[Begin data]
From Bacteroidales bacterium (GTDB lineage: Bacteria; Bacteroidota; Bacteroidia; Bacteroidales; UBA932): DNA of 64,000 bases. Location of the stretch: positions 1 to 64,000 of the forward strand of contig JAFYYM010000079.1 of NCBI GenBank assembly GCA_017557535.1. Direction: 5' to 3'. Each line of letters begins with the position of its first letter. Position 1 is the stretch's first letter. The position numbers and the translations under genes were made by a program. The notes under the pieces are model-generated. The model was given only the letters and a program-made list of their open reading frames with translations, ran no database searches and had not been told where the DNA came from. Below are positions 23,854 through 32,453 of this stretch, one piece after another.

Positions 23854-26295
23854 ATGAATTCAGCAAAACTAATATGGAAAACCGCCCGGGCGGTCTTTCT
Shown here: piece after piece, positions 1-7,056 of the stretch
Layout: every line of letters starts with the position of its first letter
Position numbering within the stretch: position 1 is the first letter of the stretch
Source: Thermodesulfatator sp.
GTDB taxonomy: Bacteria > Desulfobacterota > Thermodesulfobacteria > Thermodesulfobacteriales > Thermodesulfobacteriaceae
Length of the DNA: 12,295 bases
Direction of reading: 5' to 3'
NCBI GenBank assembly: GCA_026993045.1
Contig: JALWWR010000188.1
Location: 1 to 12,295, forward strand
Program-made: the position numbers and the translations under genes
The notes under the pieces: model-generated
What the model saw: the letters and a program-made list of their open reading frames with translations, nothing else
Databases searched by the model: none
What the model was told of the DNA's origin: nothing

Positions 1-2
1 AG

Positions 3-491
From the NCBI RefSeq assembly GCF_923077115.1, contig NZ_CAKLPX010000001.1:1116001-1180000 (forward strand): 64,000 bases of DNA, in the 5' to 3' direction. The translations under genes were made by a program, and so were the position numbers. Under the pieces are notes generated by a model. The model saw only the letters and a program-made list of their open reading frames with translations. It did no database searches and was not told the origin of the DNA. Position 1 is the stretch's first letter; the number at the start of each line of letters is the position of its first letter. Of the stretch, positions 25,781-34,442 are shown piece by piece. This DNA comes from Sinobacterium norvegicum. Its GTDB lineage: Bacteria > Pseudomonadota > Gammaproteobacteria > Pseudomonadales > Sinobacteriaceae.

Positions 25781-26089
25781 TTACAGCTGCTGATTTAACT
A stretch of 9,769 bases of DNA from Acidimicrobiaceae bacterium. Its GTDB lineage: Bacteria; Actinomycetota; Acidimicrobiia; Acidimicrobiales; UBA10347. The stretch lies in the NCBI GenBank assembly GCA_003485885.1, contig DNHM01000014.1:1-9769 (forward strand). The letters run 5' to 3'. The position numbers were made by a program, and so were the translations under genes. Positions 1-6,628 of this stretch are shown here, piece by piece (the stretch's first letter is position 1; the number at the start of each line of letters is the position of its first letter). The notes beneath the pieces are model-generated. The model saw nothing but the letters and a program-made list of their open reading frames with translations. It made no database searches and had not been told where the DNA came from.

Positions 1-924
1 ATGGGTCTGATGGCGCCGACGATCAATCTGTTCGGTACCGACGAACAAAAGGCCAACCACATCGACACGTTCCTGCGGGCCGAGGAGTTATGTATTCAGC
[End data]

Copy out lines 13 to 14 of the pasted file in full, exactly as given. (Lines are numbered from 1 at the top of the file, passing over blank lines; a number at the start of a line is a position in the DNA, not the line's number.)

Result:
Location: 1 to 12,295, forward strand
Program-made: the position numbers and the translations under genes